At least, that's my $.02
Jan. 18, 2012
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Oh, and I echo the “don't stop writing, please” plea. I know how hard it is to write these things, but I really appreciate it. Whether you're done with these or not, thank you for all of the articles you've written.
Jan. 12, 2012
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Interesting that this comes up right after I sent the following email to a friend who was my opponent in a Sunday Swiss at the local sectional this weekend:

“In the last match Sunday, I held Axx xxx KQTxx Ax. I opened 1NT (12-14), Tibor transferred and bid 4S, a mild slam try. I decided that my good values and 3 card support merited cooperation, so I bid 5C, T bid 5D and I bid 5S. T passed, though he had KJx of hearts. You led the obvious heart to Rusty's Q and ace, and when the hearts weren't 5-2 and the spades weren't 4-0, I claimed. (Dummy was KQTxxx KJx AJx Q)

Did you have a heart lead if the auction had gone 1NT-2H-2S-4S-6S? I was tempted to just bid it. It does take a heart lead to beat it, as I have 5 diamonds, 6 spades and a club good to go. I was loath to engage in such a descriptive sequence, but also loath to bid slam with three heart losers. I'm beginning to think that maybe I ought not have been loath to go for it.

As Steve Robinson and John Adams keep saying, if you never give your opponents a chance to get it wrong, they won't. Is this another hand to add to the data bank?”

Then I read this. The more I think about it, the more I think Josh is right and I should have just blasted. If partner has the HA, no damage. If, as in this case, partner holds the HK, we've already wrong sided this sucker with our weak NT, so I shouldn't give away the information. The problem is that, at the table, I thought, “I can get us to the right slam when it's right and stay out when it's wrong.” I didn't consider the alternative. I think I'd better try considering it more. And if I bid a few bad slams, well, it's not like I've never brought back -100 vs. -650 before…
Jan. 12, 2012
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One of the things I always like to discuss in new partnerships is the minimum quality at different vulnerabilities of a preempt suit. My own proclivities make Josh Donn's and Clee's agreements the ones I prefer, i.e., OGUST nv, feature vul, but if partner thinks JTxxxx is a preempt, I'm OK with that. But I do need to know that I can't necessarily raise to game without going through 2NT on certain hands.

I also like a very simple card, at least to start. If I find that partner and I have problems with a certain type of hand, whether because it's a hand that one of us tends to overvalue for the other's bidding or because some set of agreements we've decided on make certain hand types difficult (think 1=4=4=4 12 counts in a weak NT structure), I'm willing to invest in the memory strain to come up with a way to handle those hands.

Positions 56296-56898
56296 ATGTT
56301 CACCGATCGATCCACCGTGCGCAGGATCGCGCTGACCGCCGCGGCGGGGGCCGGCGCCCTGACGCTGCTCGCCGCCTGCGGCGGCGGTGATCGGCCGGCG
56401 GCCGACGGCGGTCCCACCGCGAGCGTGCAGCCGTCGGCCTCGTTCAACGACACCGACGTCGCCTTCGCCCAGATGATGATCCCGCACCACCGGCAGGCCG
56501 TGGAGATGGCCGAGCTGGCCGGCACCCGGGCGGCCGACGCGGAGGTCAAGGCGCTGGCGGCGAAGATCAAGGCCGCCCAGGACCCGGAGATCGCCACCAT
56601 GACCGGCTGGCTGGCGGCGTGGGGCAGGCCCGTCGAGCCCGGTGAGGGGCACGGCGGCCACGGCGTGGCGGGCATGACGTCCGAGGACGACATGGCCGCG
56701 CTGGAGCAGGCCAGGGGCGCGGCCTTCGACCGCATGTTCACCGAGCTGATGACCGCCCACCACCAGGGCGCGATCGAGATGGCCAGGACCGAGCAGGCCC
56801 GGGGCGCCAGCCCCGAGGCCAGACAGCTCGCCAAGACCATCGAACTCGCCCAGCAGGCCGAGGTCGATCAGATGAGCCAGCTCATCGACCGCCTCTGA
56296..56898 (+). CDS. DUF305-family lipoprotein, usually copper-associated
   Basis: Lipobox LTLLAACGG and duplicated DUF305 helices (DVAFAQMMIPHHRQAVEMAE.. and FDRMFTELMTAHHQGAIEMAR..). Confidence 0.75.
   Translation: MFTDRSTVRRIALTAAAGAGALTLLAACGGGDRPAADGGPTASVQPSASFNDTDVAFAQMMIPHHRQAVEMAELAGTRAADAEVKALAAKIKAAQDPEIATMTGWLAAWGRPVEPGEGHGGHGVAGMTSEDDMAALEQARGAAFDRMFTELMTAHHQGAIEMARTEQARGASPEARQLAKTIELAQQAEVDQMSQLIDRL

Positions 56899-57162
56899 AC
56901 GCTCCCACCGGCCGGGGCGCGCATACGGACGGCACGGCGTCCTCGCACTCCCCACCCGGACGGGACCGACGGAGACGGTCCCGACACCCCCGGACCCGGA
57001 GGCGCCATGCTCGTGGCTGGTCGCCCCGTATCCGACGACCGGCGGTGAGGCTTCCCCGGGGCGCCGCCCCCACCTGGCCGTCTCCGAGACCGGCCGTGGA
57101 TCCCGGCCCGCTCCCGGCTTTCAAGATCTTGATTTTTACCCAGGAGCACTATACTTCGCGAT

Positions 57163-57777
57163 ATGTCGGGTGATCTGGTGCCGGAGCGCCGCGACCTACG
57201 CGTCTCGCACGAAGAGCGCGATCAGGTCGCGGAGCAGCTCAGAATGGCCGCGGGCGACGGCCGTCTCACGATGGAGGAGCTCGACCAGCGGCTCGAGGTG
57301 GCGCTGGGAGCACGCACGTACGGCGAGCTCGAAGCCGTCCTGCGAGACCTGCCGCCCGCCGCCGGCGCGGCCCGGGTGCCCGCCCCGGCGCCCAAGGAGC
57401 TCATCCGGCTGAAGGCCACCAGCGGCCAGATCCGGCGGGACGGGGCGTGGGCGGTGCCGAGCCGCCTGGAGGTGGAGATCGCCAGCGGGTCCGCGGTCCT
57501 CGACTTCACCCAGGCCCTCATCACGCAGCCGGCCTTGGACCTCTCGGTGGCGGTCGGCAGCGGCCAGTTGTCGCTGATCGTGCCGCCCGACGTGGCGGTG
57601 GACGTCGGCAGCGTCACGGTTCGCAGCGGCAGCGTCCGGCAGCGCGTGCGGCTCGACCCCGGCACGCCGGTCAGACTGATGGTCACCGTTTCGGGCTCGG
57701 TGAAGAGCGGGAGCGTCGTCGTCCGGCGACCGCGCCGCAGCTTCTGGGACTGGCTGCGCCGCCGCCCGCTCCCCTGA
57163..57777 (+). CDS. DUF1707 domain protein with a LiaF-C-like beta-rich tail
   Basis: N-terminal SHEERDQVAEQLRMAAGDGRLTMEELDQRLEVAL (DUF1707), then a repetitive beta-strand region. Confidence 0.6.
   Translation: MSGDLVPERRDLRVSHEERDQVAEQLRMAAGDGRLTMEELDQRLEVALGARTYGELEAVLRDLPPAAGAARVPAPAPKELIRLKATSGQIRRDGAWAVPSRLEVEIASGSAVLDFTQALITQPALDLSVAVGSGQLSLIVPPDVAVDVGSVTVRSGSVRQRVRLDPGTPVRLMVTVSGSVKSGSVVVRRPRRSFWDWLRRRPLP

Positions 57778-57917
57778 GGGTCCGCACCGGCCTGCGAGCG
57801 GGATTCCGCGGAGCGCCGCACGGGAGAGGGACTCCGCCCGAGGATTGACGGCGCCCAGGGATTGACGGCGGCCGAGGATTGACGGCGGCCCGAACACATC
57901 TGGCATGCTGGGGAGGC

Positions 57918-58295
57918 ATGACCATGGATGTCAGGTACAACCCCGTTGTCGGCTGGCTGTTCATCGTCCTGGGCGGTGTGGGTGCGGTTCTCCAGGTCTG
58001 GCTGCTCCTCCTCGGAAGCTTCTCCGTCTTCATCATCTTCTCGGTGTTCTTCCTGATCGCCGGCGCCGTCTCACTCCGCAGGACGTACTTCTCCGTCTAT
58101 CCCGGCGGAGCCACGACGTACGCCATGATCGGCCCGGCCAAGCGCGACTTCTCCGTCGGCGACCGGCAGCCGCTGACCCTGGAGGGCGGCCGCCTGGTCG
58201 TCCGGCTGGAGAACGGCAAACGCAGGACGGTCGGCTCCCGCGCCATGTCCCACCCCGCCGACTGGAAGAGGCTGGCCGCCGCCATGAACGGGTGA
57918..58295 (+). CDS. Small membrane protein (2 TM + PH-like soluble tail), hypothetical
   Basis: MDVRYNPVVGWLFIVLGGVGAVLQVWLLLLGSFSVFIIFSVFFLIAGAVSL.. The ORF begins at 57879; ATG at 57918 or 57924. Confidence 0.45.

The only agreement that I prefer to add Josh and Clee's card even in a first time partnership is not using 1m-2NT as invitational. I prefer the “Horse with no name” 3 way 2H to show either a strong jump shift in hearts, an invitational hand in NT or a mixed raise in the minor. That's because I'm a pretty strong believer in 1m-2NT as a game force, and I like 1m-3m to be TRULY weak and preemptive. But that's just me, and I can easily be talked out of it.
Dec. 21, 2011
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I'm a fairly fast player, largely on the theory that, when I can declare them like Michael Rosenberg does, I can take as long as he does. But I think his point about resetting expectations is an important and un-noted one.

Here in the DC area, Bill Cole has worked significantly to speed up his play. As an opponent, I've certainly noticed. He still takes a long time on certain difficult hands, but he's really tried not to on other hands.

But he still has the reputation. And when I played against him recently, and I was the one who took a long time on a difficult hand when partner and I both overbid, the directors just assumed it was his fault. And I had to explain that it wasn't his fault, that it was mine.

That's difficult for him to overcome. He earned his reputation for slow play. Now that it's not true, unless there's some sort of automated system, his pleas that he's no longer the problem fall on deaf ears. Our local directors are good, but they're not superhuman. Unless the fast players sometimes admit their own fault (and most fast players don't, because we're often so frustrated with slow play), there's just no incentive for someone with a slow reputation to do anything about hit. S/he is going to get the blame anyway. S/he might as well get the benefit from thinking in his/her own fashion, at his/her own pace.
Nov. 14, 2011